A case can be made for establishing the Post Office Users’ National Council now

Dear Editor,

Like other interested parties one could not help but note the discourse reported in your columns (SN, June 17), relating to the communication process obtaining between Guyana Post Office Corporation and its client communities; but more implicitly the decision-making process attributed to the corporation.

It seems not inappropriate to place the exchange within the context of applicable statutory provisions which determine the governance structure of the Guyana Post Office Corporation.

There was issued an Order cited as the Public Corporation (Post Office) Order No. 109 of 1976 to be effective from January 1, 1977. According to Clause 5(1) of the Order, there was to be established a “Users’ Council for Guyana to be called  the Post Office Users’ National Council  which shall consist of a Chairman and such number of other members as may be appointed by the Minister.” Regarding membership of the council provision was made for the minister to consult with representative interests (stakeholders) likely to be concerned with matters within the competence of the council, and preferably familiar with special requirements and circumstances of particular areas of Guyana.

The minister and the post office were each required to refer for the council’s consideration, and report, any matter relating to services provided by the post office. The council was also authorised to consider any matter relating to the services provided by the post office in Guyana whether subject to representation or not; and where in its opinion action should be taken, the council might give the minister and the post office notice of that fact, and of the action considered to be taken.
An interesting constraint obtains in the following clause:

“6  1)  Before the Post Office so puts into effect any major proposals relating to any of its main services as to affect the persons for whom they are provided, it shall be incumbent on the Post Office… to refer the proposals to, and to consult thereon with, the Council.”

However there was the qualification that it was for the minister to settle the question as to whether or not a proposal was major.

That the Order took the role of the Post Users’ National Council seriously, was reflected in the statutory requirements for:

i)  meetings to be held at least quarterly; and
more, if requested by three council members;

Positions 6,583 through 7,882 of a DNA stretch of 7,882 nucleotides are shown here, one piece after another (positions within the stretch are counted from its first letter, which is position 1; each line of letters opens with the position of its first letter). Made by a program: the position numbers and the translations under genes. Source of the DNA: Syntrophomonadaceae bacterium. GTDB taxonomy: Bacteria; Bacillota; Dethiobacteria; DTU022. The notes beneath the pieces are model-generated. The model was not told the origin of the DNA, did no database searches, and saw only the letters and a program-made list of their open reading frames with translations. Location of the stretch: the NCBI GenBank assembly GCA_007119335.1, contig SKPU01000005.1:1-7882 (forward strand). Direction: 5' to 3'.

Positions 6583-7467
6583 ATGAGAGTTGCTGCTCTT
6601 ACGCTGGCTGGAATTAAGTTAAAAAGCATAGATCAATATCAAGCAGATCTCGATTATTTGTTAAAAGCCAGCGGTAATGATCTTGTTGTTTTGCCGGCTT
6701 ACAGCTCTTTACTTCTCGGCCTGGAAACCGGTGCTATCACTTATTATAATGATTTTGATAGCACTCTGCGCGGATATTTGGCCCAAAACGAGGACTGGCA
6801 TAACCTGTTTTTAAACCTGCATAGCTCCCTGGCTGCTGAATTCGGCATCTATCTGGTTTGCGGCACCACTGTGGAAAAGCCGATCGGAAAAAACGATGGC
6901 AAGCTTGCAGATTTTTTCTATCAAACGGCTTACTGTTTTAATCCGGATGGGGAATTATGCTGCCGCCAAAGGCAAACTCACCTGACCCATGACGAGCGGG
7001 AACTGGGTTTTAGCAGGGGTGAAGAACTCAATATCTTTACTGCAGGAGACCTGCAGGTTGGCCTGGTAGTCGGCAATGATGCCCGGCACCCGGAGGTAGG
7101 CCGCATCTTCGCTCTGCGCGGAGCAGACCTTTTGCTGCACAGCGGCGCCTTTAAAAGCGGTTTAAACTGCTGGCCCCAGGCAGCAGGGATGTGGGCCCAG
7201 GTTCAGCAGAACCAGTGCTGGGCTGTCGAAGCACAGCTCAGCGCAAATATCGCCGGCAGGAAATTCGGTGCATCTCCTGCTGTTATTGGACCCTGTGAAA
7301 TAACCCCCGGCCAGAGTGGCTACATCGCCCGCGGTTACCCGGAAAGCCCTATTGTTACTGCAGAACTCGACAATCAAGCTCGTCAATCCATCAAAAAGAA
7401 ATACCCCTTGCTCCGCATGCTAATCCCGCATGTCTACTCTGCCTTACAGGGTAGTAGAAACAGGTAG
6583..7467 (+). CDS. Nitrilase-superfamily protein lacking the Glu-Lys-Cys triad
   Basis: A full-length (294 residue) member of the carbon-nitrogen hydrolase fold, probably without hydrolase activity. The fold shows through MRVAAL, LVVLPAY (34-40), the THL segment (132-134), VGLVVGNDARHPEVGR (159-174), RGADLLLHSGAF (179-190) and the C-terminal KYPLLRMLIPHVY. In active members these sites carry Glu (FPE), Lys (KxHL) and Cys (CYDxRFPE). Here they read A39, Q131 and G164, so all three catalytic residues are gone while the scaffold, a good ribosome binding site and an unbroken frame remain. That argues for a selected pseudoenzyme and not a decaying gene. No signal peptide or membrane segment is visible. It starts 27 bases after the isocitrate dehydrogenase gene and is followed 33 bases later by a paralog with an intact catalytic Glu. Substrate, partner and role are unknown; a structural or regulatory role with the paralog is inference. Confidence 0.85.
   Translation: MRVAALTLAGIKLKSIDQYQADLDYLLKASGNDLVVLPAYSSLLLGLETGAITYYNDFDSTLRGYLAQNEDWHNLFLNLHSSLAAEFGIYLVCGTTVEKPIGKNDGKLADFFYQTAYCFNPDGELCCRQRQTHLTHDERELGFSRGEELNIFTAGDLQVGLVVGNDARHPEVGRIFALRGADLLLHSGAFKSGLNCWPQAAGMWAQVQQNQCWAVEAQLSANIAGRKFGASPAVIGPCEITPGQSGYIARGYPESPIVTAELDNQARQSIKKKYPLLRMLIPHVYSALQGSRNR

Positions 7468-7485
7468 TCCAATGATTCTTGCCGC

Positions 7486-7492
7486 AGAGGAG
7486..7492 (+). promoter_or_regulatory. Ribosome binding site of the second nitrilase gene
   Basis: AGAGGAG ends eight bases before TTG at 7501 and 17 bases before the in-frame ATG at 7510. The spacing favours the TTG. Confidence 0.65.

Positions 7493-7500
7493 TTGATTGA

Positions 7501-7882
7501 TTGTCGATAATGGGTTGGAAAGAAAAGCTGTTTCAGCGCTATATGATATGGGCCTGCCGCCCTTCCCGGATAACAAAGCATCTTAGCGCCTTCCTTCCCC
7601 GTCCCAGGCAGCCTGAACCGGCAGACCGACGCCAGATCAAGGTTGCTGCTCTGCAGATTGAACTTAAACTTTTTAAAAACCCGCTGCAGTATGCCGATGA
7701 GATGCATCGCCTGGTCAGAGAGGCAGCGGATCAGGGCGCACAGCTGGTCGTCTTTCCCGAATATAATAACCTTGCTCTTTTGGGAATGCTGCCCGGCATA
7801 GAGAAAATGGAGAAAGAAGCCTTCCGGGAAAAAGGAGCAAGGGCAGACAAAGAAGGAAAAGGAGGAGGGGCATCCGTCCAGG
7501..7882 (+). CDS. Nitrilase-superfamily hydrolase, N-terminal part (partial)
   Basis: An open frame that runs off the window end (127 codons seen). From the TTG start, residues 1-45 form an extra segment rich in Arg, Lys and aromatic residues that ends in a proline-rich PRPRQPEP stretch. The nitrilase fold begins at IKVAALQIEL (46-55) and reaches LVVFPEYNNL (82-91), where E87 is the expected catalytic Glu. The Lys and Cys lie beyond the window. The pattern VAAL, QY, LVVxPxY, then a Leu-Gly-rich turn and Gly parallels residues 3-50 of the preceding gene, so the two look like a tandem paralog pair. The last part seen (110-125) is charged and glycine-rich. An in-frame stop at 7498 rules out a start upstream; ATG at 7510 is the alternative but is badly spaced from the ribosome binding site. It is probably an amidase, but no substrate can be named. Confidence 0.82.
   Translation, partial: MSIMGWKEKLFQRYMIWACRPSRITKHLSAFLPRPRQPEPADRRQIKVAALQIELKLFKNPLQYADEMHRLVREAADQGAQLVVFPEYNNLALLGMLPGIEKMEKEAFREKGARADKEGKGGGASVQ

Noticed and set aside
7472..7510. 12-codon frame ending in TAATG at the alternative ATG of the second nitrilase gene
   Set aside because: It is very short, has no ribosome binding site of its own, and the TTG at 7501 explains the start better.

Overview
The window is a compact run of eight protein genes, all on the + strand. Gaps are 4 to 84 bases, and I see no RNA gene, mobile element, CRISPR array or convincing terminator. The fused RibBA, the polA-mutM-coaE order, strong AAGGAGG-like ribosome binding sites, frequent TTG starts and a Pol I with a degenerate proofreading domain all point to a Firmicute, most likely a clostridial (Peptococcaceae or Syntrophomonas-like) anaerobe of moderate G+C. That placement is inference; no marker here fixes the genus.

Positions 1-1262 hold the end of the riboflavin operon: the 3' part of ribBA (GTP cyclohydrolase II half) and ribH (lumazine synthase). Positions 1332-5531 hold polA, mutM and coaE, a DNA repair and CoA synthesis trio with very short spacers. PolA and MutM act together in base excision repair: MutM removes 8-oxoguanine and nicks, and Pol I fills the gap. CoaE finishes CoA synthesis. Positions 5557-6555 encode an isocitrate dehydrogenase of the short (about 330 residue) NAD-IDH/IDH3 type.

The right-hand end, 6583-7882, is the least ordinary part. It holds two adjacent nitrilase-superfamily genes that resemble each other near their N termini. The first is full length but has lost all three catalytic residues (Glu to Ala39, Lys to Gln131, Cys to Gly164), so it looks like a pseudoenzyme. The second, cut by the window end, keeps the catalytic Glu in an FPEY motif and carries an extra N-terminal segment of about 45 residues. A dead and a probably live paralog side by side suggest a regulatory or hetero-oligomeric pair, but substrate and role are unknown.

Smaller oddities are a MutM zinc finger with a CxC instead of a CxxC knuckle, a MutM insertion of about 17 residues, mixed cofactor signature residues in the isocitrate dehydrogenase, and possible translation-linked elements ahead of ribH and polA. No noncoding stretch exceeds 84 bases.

ii)   that minutes of meetings were kept; and

iii)  that annual reports of its function were submitted to the minister responsible, to be laid in the National Assembly.

The Order therefore stipulated that the minister shall furnish the council with “such officers and staff as appear to him to be requisite for the proper discharge of its functions, and with such office accommodation and equipment, and such services, as appear to him to be requisite.”

Having regard to the above, the Order provided for the minister to “pay such remuneration and other allowances to the Chairman and other members of the Council and the officers and staff of the Council as he may determine and may pay such expenses of the Council as he may determine.”
Specifically Clauses 5(3) and 5(4) of the Order require the following:

“(3) The Minister and the Post Office may each refer to Council, for consideration and report, any matter relating to the services provided by the Post Office.

“(4) It shall be the duty of the Council —

(a) to consider —

(i) any matter relating to the services provided by the Post Office in Guyana which is the subject of a representation (other than one appearing to the Council to be frivolous) made to the Council by or on behalf of a user of the services so provided in Guyana; and

(ii) any matter relating to the services so provided in Guyana which appears to the Council to be one to which consideration ought to be given by it notwithstanding that no representation has been made to it with respect to it, and, if it is of opinion that action ought to be taken with respect to any such matter, to give the Minister and the Post Office notice of that fact (stating whether or not the matter was the subject of a representation made to the Council) and of the action which the Council thinks ought to be taken;

(b) to consider any matter referred to it under subparagraph (3) and to report thereon to the Minister and the Post Office.”

Notwithstanding the fact that the abovementioned council was not previously instituted, it is arguable that with such significant and current users as Guyana Power and Light Inc (GPL), Guyana Telephone and Telegraph Company (GT&T), National Insurance Scheme (NIS), and others, a substantive case can be made for establishing the overdue Post Office Users’ National Council, given the high level relationships which now obtain between  the Guyana Post Office Corporation and these important stakeholders. It is hoped that the private sector would also examine these statutory requirements and advise their recommendations accordingly.

It is a mechanism that not only would resolve current decision-making issues, but will add to the comprehensiveness of knowledge that would inform the future quality of decision-making by the governance structure of the Guyana Post Office Corporation.

Albert Einstein once observed: “The significant problems we face cannot be solved at the same level of thinking we were at when we created them.”

Yours faithfully,
E B John

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